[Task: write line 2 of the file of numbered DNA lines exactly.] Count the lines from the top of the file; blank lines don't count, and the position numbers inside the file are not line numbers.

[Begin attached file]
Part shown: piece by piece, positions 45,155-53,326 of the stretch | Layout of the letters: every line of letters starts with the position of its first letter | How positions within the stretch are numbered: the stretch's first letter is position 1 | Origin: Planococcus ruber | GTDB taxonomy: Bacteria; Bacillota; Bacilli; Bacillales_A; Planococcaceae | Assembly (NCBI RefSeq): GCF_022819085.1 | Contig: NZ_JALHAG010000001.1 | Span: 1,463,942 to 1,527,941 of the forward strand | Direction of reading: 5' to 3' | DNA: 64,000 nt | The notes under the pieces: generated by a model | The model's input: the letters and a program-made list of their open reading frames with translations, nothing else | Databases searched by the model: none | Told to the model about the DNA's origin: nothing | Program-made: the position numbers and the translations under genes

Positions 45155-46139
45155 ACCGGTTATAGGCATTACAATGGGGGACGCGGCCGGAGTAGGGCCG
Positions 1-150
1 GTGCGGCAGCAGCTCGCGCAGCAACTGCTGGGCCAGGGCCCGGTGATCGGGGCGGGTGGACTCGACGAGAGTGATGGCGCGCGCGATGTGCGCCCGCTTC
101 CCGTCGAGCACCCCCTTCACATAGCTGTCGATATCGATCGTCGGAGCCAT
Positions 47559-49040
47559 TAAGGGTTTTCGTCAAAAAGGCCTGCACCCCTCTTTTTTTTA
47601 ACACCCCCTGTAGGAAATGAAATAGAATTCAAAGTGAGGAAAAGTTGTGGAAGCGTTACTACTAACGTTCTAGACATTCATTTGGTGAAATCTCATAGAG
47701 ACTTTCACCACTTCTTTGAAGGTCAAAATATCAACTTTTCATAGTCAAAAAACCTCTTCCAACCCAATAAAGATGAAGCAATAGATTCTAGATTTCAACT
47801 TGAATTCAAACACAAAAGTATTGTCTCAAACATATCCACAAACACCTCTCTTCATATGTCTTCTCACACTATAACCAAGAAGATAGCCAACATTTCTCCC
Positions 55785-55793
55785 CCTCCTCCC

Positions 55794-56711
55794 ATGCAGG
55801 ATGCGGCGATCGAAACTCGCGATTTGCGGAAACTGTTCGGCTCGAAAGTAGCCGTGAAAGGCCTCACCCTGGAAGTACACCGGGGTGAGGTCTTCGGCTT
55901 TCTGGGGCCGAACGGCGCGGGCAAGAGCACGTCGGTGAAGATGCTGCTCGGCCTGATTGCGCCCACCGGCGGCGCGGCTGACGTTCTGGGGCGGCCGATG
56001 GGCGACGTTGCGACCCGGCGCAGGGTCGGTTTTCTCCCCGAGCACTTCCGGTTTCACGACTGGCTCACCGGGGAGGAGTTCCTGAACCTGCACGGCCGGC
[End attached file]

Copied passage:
Positions 45155-46139